10 August 2012Revelation 19:3-10
"Blessed are those who are invited to the marriage supper of the Lamb" (v. 9)
Today's passage begins with the great multitude in heaven singing a psalm or song of praise. Evil is being defeated, and the saints are being vindicated. Smoke from the collapse of the earthly powers which thought they were eternal is rising in an awful contrast to the incense of heaven (verse 3). The elders representing the people of God and the living creatures representing the rest of creation ratify that cause of praise to God (verse 4). That leads to a divine call for all to praise God (verse 5) and to make God the centre of their attention and commitment (rather than any emperor or other 'beastly' systems or powers. The great multitude praise God that the time for the heavenly banquet has come. The prophet Hosea had talked of Israel, the people of God, being God's bride. At Passover time the Song of Songs was read as an allegory of God's betrothal to Israel in the wilderness. Now the bridegroom has come to be seen as Jesus, who as the ultimate Passover Lamb, has redeemed a new Israel (Revelation 5:9) and made it fit and ready to be his bride (Ephesians 5:23-33).
A new beatitude follows: "Blessed are those who are invited to the marriage supper of the Lamb!" As we worship, particularly as we gather around the Lord's table, we join with those worshipping in heaven; and by doing so we help what is true in heaven to become more real on earth. There is always a danger on earth of turning our attention from God and making something other than God our focus, as a sort of idol. The writer starts down that slippery slope when he wants to worship the angel. He is rebuked. God must be the focus of everything (verse 10).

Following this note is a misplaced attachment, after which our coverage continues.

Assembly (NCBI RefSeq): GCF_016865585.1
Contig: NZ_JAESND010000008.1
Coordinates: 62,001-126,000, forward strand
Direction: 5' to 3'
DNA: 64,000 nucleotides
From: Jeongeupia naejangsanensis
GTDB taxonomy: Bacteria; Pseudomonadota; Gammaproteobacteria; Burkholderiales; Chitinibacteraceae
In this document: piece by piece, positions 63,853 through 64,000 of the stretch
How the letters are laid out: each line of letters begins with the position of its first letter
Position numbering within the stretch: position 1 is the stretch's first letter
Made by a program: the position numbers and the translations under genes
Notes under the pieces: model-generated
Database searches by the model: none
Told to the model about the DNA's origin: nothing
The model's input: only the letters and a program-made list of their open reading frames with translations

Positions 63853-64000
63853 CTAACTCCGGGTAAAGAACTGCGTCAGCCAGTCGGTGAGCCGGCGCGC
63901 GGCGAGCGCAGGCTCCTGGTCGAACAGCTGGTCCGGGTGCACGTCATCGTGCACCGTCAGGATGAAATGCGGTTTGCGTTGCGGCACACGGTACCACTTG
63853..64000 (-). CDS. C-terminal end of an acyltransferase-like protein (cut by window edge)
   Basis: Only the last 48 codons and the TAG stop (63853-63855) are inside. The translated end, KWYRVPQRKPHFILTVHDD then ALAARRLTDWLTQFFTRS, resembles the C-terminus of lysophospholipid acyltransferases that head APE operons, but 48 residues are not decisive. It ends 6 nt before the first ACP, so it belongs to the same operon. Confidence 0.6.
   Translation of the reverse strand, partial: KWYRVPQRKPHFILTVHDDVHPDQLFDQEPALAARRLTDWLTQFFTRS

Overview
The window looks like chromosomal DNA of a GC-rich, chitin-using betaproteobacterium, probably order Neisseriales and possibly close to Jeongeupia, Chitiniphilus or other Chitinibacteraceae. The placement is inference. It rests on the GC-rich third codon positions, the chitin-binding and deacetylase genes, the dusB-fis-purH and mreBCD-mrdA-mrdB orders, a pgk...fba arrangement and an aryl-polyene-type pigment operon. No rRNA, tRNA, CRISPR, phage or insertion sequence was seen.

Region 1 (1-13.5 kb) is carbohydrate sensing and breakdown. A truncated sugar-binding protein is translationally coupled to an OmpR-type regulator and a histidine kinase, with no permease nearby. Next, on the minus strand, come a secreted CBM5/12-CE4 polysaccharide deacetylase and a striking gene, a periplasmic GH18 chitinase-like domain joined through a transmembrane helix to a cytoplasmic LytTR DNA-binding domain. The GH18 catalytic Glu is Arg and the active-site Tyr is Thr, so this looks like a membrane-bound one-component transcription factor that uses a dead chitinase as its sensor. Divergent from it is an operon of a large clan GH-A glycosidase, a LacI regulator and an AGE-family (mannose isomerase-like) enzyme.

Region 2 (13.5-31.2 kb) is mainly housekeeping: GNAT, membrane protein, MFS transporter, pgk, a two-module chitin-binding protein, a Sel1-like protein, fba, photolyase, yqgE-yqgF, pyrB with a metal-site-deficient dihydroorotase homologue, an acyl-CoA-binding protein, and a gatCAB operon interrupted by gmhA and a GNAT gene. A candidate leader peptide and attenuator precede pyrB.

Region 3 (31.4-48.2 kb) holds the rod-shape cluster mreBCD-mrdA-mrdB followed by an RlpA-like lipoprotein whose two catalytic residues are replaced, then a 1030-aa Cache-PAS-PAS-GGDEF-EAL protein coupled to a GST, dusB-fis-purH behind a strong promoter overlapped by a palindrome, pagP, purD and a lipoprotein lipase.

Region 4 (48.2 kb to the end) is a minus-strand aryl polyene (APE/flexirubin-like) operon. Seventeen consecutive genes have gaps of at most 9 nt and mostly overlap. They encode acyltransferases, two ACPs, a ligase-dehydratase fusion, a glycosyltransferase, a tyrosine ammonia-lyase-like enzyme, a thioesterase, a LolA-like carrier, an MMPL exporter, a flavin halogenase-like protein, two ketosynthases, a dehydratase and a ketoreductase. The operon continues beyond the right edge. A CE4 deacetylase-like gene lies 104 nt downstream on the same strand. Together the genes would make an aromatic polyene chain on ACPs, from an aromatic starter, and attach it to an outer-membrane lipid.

- What are the signs that we are making something other than God the centre of our attention and commitment?
- What difference would it make to you in your life and discipleship if you were to act as if you were the bride of Christ?
- How can you become more aware that you are worshipping with the communion of saints?